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The J. Willie Levy Comp'y.
Extends a fall time welcome to our friends and an
nounce the opening of the besand newest ideas in
fall suits, overcoats, hats and furnishings for young
men and boys. ?
For the ladies we have just placed on display the
brightest and most up-to-date ideas in ready-to-wear
suits, cloaks, waists and odd skirts.^
Call and make our store ?your headquarters while in
. Augusta. Waiting and resting room for the ladies.
Henry B. Garrett Van Holt Garrett Frank A. Calhoun
' Co?tera factors
Cor. Reynolds and 8th Sts. Augusta, Ga.
We solicit shipments of your cotton.
Quick results and prompt returns.
E. J. NORRIS, Agent
Edgefield, South Carolina
Representing the HOME INSURANCE
COMPANY, of New York, and the old
HARTFORD, of Hartford, Connecticut.
The HOME has a greater Capital and
Surplus combined than any other
The HARTFORD is the leading com
pany of the World, doing a greater
Fire business than any other Co.
See Insurance Reports
"HAS THE STRENGTH OF GIBRALTAR."
E. J. Norris,
FIRE AND LIFE INSURANCE.
Last as long as the building, and never need repairs-never need any attention, except aa
occasional coat of paint. Just the thing for all kinds of country buildings. Fire-proof
Handsome-Inexpensive. Caa be laid right over wood shingles without dirt or bother.(4)
Stewart & Kernaghair
EDGEFIELD, S. C.
General Insurance Agency
I beg to annouuce to my friends and the public
generally that I have re-entered the fire insurance
business, and am in a position to place any business
intrusted to me with a due and proper regard for
the confidence placed in me by my patrons.
I also represent one of tbe leading Life and Acci
dent Health companies. Respectfully soliciting a
share of your business and with appreciation ot
past kindnesses shown me, I am, truly yours,
C. A. Griffin,
Rear of N. G. Evans, Esq .
E ON LABOR
Branders Shows Right to Organ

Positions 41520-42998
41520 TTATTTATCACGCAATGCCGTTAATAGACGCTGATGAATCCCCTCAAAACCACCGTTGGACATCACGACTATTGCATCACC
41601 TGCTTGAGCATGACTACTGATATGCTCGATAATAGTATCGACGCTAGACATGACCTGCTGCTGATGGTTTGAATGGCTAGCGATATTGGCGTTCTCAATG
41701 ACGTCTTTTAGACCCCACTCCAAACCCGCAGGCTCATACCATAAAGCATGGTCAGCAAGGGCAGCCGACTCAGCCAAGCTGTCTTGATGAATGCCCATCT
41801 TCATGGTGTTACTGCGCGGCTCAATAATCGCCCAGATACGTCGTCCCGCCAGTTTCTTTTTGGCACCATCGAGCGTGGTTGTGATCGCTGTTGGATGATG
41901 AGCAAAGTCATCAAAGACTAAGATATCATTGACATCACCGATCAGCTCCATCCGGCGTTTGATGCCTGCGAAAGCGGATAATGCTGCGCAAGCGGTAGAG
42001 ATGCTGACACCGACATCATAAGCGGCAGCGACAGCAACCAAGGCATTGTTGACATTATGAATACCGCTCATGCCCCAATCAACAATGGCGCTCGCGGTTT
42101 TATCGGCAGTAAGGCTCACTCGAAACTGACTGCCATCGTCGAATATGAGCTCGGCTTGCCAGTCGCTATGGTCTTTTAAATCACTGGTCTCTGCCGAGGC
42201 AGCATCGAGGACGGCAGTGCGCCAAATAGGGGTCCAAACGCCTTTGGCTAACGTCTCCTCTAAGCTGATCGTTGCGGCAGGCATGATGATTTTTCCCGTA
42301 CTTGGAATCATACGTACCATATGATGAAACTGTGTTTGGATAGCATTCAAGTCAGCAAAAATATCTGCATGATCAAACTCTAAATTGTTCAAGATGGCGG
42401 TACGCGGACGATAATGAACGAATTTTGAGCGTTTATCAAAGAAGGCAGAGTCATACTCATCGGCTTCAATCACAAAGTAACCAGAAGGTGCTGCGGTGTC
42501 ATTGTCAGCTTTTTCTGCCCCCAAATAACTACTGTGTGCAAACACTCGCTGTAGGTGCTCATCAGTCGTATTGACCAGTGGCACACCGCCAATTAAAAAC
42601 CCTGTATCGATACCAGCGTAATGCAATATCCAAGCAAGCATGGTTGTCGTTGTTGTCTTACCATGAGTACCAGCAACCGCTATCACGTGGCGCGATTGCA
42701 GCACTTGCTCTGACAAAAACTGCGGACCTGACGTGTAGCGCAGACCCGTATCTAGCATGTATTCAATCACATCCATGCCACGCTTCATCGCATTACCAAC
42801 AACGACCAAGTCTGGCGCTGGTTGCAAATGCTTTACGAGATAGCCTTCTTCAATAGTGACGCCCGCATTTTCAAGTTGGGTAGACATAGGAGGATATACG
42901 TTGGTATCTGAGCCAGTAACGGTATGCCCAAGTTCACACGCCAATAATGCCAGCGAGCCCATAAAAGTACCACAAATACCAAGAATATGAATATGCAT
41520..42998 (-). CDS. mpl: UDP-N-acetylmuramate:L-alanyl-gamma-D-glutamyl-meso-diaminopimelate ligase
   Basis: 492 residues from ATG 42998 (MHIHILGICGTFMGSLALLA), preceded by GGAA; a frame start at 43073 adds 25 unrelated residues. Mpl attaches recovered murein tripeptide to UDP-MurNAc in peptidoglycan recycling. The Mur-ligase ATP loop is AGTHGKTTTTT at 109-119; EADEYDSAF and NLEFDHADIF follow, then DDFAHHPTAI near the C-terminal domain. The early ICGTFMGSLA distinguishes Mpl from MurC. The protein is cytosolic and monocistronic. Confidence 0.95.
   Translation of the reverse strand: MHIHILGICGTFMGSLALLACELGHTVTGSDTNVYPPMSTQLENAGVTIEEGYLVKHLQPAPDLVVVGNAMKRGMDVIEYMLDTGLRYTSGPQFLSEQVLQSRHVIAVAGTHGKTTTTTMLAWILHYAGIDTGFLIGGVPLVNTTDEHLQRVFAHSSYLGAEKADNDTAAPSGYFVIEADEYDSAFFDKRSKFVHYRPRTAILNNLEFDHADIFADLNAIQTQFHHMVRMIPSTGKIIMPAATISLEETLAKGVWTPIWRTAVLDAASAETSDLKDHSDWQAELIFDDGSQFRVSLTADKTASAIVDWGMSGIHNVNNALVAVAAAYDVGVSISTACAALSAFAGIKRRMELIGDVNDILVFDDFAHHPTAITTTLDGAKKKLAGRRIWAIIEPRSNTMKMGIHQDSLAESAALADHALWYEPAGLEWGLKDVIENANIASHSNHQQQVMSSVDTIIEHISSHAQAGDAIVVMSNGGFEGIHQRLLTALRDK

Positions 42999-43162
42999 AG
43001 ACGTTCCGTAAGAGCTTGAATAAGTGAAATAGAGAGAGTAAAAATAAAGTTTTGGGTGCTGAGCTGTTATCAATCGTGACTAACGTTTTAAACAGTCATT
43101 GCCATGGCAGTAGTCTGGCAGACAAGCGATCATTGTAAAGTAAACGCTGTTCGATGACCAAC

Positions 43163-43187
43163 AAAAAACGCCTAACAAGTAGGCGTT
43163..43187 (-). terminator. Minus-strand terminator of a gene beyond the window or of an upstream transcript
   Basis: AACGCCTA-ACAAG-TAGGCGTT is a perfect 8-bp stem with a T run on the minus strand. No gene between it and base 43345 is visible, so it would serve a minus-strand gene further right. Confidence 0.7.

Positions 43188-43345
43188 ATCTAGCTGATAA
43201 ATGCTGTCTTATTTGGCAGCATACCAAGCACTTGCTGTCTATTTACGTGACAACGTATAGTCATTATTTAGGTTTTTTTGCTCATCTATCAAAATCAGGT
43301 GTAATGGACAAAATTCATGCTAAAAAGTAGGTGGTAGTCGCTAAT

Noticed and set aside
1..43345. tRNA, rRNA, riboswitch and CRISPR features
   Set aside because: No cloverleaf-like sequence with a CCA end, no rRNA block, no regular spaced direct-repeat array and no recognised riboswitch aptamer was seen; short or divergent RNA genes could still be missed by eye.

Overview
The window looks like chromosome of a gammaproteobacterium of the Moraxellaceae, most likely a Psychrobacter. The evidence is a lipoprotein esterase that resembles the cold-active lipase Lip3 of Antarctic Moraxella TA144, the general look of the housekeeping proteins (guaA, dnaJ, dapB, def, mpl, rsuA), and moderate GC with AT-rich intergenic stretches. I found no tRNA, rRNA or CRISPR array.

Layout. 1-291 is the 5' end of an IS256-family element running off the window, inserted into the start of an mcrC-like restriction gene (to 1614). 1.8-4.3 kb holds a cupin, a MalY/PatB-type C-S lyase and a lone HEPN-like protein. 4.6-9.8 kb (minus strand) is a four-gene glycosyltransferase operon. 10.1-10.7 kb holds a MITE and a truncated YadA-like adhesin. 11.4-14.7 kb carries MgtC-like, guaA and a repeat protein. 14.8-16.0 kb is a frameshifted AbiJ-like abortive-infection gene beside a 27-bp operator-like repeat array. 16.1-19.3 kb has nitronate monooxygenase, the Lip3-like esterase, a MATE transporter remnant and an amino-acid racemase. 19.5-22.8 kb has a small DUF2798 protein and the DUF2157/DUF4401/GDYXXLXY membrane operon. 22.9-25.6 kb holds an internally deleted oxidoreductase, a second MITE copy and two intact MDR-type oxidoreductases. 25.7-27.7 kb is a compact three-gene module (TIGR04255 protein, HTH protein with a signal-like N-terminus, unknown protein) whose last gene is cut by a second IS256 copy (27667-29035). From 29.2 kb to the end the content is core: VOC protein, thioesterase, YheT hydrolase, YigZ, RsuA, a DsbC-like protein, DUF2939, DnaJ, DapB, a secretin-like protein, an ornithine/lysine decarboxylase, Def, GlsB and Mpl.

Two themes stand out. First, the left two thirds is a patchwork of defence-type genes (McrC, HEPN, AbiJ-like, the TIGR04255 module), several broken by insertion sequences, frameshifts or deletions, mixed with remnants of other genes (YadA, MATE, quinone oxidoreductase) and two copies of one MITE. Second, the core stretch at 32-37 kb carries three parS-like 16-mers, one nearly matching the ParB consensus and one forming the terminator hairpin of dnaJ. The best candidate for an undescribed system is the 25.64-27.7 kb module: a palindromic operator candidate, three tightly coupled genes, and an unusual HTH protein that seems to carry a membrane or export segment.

ize Is Not Recognized.
THE PLATFORM IS SILENT
Noted Lawyer Exposes the Flimsiness
of Promises Made to Workingmen by
-Perkins and His Candidate, Who
Stands for Private Monopoly.
"The new party pledges itself to so
cial and industrial justice and specific
ally to 'work unceasingly for effective
legislation looking to the prevention of
occupational diseases, overwork, invol
untary unemployment and other in
jurious effects Incident to modern in
dustry,' * . but nowhere in that
long and comprehensive platform
* . * can there be found one word
approving the fundamental right of
labor to organize or even recognizing
this right without which all other
grants and concessions for improve
ment of the condition ?of the working
men are futile. The platform promises
social and Industrial justice, but does
not promise industrial democracy. The
justice which It offers is that which
the benevolent and wise corporation
is prone to administer through its wel
fare department There is no promise
of that justice which free American
workingmen are striving to secure for
themselves through organization. In
deed, the industrial policy advocated
by the new party would result in the
denial of labor's right to organize.
"The new party stands for the per